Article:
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NEW – Get Out And Shoot – Christmas Lights With Kevin and Debraon: December 20, 2020 at 8:05 pm
The Dallas Zoo, like many zoos, operates an annual Christmas light show. This year, like many zoos, they switched to a drive through event with an optional walk around “village” at the end. In the last update I received the Zoo said the event was so popular they extended the event for an additional week. Right now they’re sold out until for the next week, until the 28th.Re: How Many LR Catalog Backups?Reply #1 on: November 22, 2019 at 10:44 am
I’m a serious amateur photographer, not a pro. Most of the time I create a catalog for each shoot or trip. I maintain only one large catalog containing several years of images of a particular class of subject. Most of the time I create a catalog for each shoot or trip. I don’t regularly allow Lightroom to create a backup, and I limit the number of backups to 1 or 2.
I’m a retired software developer, and very comfortable with computer technology, i.e., I’m a geek.
My backup strategy is:
- A limited number of Lightroom backups, mostly intended to recovery from catalog corruption. I leave these backups where Lightroom creates them.
- Backups to a local computer dedicated to backups. The backup software is UrBackup (https://www.urbackup.org/), open source client/server backup software. The UrBackup server runs under either Windows or Linux. I run it on Linux, and in my setup writes backup data to a RAID 6 drive array. (RAID 6 provides recovery even if 2 of the 5 drives fail.) The UrBackup client service automatically and continuously backs up new and changed files, including all my photos and Lightroom catalogs. My local UrBackup server provides both reliable backup, fast restores, and is highly immune to viruses, ransomware, and hardware failure.
- Continuous backups to the cloud using Backblaze.
UrBackup and Backblaze provide redundant immediate and automatic local and remote backup of all new and changed files for my desktop, my laptop, and my wife’s desktop for less than $6/month/machine.Re: Starting a ClubReply #2 on: October 30, 2019 at 6:42 pm
Some ideas from someone who has never been a club leader:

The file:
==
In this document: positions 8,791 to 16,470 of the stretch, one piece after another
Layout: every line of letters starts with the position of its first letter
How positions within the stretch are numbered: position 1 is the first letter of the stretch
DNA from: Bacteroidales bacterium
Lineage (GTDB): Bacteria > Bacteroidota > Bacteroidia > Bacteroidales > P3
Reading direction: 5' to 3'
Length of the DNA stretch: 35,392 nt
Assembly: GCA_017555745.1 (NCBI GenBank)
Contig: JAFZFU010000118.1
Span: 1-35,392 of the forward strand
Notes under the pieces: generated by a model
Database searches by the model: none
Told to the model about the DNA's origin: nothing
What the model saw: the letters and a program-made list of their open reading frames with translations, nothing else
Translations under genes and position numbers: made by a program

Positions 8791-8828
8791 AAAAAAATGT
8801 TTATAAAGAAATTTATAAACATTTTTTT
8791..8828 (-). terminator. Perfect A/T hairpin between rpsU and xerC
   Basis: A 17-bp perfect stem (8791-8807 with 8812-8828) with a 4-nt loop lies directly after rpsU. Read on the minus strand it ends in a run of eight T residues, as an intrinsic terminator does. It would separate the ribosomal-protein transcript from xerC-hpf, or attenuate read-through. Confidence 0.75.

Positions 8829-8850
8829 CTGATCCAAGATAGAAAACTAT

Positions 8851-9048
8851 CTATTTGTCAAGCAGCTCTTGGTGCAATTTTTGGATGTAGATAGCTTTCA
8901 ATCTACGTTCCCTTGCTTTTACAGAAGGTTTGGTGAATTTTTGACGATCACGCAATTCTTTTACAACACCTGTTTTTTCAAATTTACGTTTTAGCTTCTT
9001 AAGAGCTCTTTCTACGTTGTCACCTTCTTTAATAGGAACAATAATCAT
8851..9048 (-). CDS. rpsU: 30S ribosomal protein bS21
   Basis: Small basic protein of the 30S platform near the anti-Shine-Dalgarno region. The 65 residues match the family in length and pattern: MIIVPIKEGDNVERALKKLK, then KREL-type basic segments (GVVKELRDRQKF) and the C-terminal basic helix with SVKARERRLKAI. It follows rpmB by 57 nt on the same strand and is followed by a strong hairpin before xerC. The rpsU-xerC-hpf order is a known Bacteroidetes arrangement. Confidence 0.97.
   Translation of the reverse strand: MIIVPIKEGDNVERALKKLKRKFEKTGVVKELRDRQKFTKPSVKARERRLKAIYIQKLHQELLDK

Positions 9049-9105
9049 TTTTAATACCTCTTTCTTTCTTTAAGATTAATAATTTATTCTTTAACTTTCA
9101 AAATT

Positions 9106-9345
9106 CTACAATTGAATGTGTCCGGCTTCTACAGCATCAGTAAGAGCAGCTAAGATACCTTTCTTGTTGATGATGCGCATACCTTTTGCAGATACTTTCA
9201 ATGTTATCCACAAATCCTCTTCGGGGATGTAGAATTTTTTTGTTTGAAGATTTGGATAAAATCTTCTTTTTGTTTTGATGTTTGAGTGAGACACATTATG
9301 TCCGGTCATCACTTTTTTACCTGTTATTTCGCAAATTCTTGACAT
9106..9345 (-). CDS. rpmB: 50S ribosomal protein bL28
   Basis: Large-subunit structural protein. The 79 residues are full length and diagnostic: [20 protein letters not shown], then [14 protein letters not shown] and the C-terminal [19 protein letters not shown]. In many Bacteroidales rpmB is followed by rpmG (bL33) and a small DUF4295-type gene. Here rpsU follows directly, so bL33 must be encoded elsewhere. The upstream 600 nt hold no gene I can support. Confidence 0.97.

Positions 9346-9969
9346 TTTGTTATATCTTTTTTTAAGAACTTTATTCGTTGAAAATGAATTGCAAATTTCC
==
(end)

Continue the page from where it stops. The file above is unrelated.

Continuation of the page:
- Could you start out as a branch of an existing club? Doing so would significantly reduce the effort required to get started, and provide immediate program and business support.
- Look around for local colleges whose art department might offer photo courses. Even without ’em college bulletin boards might be a good place for a flyer.
- Also check with local high schools for photography courses or student photo clubs.
- Attend some of those “nearby” meetings to (1) ask the club leaders how they got started and how they promote the club, and (2) to see if any of the attendees might also be driving to the meetings from your area. Buy the club leaders a cup of coffee so you can talk about the managing the club’s business, i.e., the Web site software, bookkeeping, roster, etc.
- Locate and browse other clubs’ Web sites for program, outing, and class ideas. Discussing these possibilities at your early meetings will help involve those early attendees, as well as set a general direction that is likely to hold attendees’ interest. Here’s a link to my local club, active since 1984 : Plano Photography Club.
- There are organizations of photo clubs. Here’s a link to my “local” (Arkansas, Louisiana, Mississippi, Oklahoma & Texas) organization of camera clubs: Gulf States Camera Club Council. The Maryland Photography Alliance seems to be a similar organization in your area. The Alliance might provide valuable resources to help get you started.
-BobRe: Archive for Technical ArticlesReply #3 on: September 11, 2019 at 3:10 pm
We have a team meeting at the end of the month and will certainly take into consideration these ideas. Any other ideas are always welcome.
More than most other sites, members and readers here understand keyword hierarchies. I suggest you consider organizing article keywords in a hierarchy, with a hierarchy-based browser where clicking on any entry displays the number of entries and a list of titles. Think of this as an extension of the “Categories” list. And perhaps a Search could return a link to an appropriate place in the hierarchy.
Top level keywords might include “Technical Articles”, “Review Articles”, “Trip Report Articles”, and “Article Authors”. The next level inside “Review Articles” might include “Lenses”, “Cameras”, “Workshops”, and “Exhibitions.”
This probably requires a fair amount of design and implementation effort. As the site grows, I believe the ease of locating information would be worth the effort and starting now while the site is relatively small is a lot easier than doing this a few years from now when the site contains hundreds of articles.
Re: Don’t Leave Home Without It – SanDisk Extreme 2TB USB SSDReply #4 on: August 25, 2019 at 8:39 am
- This reply was modified 4 years, 2 months ago by Robert Peterson.
“Tell me I’m not the only one to remember 8″ floppy drives.”
Nope! And 5GB full height 5.25″ hard drives!
For a number of years I’ve used a Sabrent enclosure for 2.5″ hard drives with a captive USB 3.0 cable terminating in a Type A connector, a design no longer marketed. That case requires no tools to remove or install a drive, a feature I really like. My cases now contain SSDs. Like Kevin, I travel with three and when flying carry them in separate locations such that a lost bag doesn’t result in loss of data.